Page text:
Two multicenter randomized placebo-controlled trials provide high-quality data to inform discussion about TXA efficacy for PPH prevention. In the Tranexamic Acid for Preventing Postpartum Hemorrhage Following a Vaginal Delivery (TRAAP1) study, 4079 women who underwent vaginal delivery were randomized to receive 1-gram TXA versus placebo.74 In this trial, PPH was defined as blood loss ≥500 mL in a collector bag. The PPH rate was not significantly different in the TXA and placebo groups (8.1% vs 9.8%; relative risk [RR], 0.83; 95% confidence interval [CI], 0.68–1.01; P = .07). In a separate study, the Tranexamic Acid for Preventing Postpartum Hemorrhage Following a Cesarean Delivery (TRAAP2) study, 4551 women who underwent cesarean delivery were recruited.75 In TRAAP2, PPH was classified differently: a “calculated” (not measured) blood loss >1000 mL or an allogeneic RBC transfusion within 2 days of delivery. Using this definition, women who received 1-gram TXA had a lower likelihood of PPH compared to placebo (26.7% vs 31.6%; adjusted RR, 0.84; 95% CI, 0.75–0.94; P = .003). However, using clinical and laboratory measurements of blood loss, the PPH rate was not significantly different between groups. The average between-group blood loss difference was also small (approximately 100 mL). In both studies, the risk of thromboembolic events did not differ between groups. Given the null finding of the TRAAP1 study, the mixed findings of the TRAAP2 study, and the low quality of prior studies examining TXA for PPH prevention, current data are, at best, equivocal for justifying routine TXA administration for PPH prophylaxis before vaginal or cesarean delivery.

Should TXA Be a Therapeutic Adjunct for PPH?

The largest study to date examining therapeutic efficacy of TXA was the pragmatic, randomized placebo-controlled multicenter the World Maternal ANtifibrinolytic trial (WOMAN trial).8 In this trial, 20,060 women with PPH from 21 low- and middle-income countries received TXA (1–2 grams) or placebo. The main finding was a 19% decrease in the RR of death from exsanguination in women given TXA versus placebo (mortality rate, 1.9% vs 1.5%; RR, 0.81; 95% CI, 0.65–1.0; P = .045). Furthermore, the treatment benefit appeared strongest if TXA was administered within 3 hours of birth. Following publication, experts have debated whether the findings are statistically significant and generalizable to women who deliver in well-resourced hospitals in high-income countries.76,77 Nonetheless, the WHO endorsed TXA use for all women with PPH regardless of the type and level of health care center and delivery mode.78 This will likely put pressure on national obstetric societies to modify future guidelines for PPH management.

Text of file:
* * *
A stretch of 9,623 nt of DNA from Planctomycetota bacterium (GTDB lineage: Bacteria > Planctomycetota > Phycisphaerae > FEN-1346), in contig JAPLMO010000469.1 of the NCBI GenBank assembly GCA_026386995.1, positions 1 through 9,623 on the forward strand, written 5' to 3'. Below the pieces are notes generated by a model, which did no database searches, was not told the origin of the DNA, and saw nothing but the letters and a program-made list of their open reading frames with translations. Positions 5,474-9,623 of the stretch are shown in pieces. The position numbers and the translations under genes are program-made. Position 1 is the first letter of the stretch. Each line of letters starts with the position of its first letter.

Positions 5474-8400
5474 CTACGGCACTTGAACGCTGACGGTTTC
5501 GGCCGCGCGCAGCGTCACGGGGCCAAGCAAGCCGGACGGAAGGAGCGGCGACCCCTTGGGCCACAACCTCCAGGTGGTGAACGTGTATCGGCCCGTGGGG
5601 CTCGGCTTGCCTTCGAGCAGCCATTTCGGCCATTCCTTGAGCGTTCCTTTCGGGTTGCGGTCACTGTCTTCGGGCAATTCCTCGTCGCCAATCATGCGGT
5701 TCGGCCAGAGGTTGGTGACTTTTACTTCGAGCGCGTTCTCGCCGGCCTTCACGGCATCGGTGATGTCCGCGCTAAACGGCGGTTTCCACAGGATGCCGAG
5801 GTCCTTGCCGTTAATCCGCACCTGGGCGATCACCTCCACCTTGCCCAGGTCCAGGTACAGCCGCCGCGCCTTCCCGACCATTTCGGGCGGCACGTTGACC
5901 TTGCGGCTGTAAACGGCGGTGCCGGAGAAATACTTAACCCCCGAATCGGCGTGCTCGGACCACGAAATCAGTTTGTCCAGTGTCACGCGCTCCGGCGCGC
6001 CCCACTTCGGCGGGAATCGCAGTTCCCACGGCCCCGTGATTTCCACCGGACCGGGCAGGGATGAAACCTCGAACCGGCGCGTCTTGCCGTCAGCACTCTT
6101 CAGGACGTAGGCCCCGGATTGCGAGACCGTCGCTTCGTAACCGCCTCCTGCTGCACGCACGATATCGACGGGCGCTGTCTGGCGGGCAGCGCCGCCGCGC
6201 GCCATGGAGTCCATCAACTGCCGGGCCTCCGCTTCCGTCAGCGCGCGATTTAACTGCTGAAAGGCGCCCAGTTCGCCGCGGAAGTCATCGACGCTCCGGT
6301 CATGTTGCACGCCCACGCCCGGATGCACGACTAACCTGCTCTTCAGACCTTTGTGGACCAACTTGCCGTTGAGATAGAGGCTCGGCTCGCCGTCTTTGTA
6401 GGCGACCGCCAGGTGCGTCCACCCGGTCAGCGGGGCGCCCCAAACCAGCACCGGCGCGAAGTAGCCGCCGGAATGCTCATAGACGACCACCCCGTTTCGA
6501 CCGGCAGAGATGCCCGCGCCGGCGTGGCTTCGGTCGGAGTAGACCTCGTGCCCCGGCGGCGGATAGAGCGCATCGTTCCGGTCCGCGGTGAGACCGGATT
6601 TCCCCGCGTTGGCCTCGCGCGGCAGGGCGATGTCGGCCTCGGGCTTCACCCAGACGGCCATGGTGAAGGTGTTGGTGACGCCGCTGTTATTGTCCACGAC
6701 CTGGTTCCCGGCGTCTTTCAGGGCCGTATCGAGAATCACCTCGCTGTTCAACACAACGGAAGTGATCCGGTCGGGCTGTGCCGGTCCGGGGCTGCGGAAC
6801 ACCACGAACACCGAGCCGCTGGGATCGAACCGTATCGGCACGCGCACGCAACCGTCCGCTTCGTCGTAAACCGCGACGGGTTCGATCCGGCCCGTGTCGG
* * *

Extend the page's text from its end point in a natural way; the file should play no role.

The efficacy of TXA on reducing maternal morbidity is less clear. Data from the WOMAN trial and a subsequent Cochrane systematic review indicate that TXA is not associated with a reduced risk of transfusion or hysterectomy to control bleeding compared with placebo.79 These findings are supported by data from an observational study of 1260 patients with persistent PPH.80 In this study, women with severe PPH who received early TXA did not have a lower incidence of severe maternal morbidity compared with women receiving late TXA or no TXA (odds ratio, 0.92; 95% CI, 0.66–1.27). Experts recommend that providers consider TXA as a therapeutic adjunct for treating PPH after vaginal or cesarean delivery and that future studies examine goal-directed treatment protocols using functional coagulation assays.24,81,82 Clinicians based in developing countries or hospitals with limited access to blood products and other resources may have a lower threshold for using TXA than those based in well-resourced and well-staffed hospitals.